Everything has now screened and reaction is generally clear (though Quentin Tarantino's "Django Unchained" is still something of a final question mark as it has only been a few days since it first screened and reaction has been rather muted thanks to an embargo). Next week's Golden Globe, Screen Actors Guild and Critics Choice nominations will surely offer a few pushes and pulls of buzz for various possible nominees, but there are definitely a handful of things that are very evident at this point -- enough that I'm willing to offer 10 hard statements about the Oscar nominations and/or winners. Even though I'm just as willing to bet only 8 of them will end up becoming true...
1. Anne Hathaway is winning best supporting actress. Hathaway is officially this year's Javier Bardem/Jennifer Hudson/Christian Bale/Mo'Nique/etc. The one that just can't lose (though tell that to 1996's version of this, Lauren Bacall). With a wide-open supporting actress race that features clear nominees that just didn't seem like possible winners (could they really give Hathaway's closest competition, Sally Field, a third Oscar after making Meryl Streep sit through a million nominations to get hers?), most people were calling Hathaway before "Les Miserables" even screened. And when it did, there was near-unanimous confirmation. Even those who didn't like the film couldn't help but be impressed by the tour-de-force long-take performance that is Hathaway belting out "I Dreamed a Dream." Like Jennifer Hudson before her, Hathaway is a lock to win because of one song.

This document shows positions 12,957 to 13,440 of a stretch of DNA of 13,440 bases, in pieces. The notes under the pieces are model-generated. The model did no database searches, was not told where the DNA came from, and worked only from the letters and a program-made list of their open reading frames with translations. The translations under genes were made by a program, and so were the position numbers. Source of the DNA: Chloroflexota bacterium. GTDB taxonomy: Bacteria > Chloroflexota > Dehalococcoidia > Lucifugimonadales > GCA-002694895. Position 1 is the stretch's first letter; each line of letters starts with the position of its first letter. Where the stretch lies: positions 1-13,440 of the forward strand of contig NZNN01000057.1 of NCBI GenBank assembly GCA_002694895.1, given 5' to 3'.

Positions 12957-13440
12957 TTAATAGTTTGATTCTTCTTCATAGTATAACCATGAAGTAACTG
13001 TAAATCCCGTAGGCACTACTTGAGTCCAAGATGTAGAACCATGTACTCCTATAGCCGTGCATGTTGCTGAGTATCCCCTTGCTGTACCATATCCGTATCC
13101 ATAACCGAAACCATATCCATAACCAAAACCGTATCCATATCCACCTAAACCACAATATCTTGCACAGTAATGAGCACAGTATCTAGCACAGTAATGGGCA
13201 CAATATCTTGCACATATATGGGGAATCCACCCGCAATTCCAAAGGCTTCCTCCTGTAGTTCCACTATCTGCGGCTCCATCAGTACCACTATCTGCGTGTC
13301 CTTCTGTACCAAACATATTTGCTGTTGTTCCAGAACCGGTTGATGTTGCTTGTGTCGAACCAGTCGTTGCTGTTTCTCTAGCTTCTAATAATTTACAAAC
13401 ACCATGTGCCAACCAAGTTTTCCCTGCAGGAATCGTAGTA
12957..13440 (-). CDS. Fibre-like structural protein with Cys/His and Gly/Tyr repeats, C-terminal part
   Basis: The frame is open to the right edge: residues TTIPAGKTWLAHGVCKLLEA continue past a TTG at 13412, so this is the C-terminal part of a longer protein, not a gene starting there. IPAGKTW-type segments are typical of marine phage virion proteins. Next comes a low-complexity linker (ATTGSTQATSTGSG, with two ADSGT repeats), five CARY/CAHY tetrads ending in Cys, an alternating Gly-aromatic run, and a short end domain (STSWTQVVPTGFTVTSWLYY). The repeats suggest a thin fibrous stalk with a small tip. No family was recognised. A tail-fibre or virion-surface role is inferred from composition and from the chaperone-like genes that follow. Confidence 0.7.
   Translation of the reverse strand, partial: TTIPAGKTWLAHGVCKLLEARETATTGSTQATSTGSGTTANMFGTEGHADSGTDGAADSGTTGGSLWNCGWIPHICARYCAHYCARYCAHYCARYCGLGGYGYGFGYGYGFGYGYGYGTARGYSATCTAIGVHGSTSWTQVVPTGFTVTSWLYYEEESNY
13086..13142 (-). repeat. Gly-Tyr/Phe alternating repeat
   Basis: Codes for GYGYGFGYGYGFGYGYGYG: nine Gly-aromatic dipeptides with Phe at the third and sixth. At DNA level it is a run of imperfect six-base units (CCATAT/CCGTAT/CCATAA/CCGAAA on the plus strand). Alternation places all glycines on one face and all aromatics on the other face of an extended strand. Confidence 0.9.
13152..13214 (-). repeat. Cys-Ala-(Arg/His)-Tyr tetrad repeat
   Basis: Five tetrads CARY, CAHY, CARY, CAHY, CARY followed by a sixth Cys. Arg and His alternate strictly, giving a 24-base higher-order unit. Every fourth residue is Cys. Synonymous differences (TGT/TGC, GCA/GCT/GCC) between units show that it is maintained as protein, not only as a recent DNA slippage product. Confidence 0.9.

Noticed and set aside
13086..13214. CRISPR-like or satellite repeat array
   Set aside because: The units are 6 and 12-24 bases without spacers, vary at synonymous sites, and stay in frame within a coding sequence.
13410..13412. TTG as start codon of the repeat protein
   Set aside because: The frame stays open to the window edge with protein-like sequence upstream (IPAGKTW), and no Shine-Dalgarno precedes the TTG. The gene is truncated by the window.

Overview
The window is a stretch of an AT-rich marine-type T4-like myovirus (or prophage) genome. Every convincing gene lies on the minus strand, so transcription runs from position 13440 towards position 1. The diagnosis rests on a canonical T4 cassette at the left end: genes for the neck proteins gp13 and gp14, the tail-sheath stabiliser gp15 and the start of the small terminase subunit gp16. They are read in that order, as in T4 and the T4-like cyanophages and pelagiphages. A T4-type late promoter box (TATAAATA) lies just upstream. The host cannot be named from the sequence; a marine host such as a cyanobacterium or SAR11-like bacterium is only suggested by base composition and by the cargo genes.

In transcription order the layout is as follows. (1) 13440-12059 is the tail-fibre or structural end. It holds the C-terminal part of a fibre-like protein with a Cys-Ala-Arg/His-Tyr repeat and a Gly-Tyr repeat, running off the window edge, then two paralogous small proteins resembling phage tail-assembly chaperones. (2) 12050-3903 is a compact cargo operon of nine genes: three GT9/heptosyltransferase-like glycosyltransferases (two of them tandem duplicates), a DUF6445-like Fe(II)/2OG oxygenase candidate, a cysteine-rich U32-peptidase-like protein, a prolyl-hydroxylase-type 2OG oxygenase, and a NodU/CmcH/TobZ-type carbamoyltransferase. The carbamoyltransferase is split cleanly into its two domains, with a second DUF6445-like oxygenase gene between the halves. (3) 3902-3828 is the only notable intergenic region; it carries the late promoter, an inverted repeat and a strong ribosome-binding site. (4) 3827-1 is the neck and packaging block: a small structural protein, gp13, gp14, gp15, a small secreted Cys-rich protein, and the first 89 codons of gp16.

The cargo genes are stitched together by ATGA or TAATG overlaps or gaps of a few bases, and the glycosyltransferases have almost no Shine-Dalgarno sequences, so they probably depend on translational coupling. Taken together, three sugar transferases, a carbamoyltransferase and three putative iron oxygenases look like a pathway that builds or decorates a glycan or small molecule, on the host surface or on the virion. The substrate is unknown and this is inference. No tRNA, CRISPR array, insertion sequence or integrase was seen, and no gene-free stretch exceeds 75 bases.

2. "Argo," "Les Miserables," "Lincoln," "Silver Linings Playbook" and "Zero Dark Thirty" are all getting nominated for best picture. If there were still only five nominees, it would be likely these would be the five. And now that there are 5-10, it seems all but certain. But what films join them is still a fun mystery ("Life of Pi" is definitely next in line, but after that it's much more unclear... "Amour"? "Beasts of the Southern Wild"?).
4. Five of these 15 films are getting nominated for best documentary. A cheat prediction since it's already official, this is the one thing you can count on 100% here. Yesterday, the Academy set the 15-film shortlist for the best documentary feature category. Though the ever-controversial list left off "The Queen of Versailles," "The Central Park Five," "Samsara" and "West of Memphis," the fifteen films that were included are pretty much all worthy titles (the list probably drew less collective outrage than any of its predecessors), and truly any of them could make the cut in what is one of the most challenging categories to predict.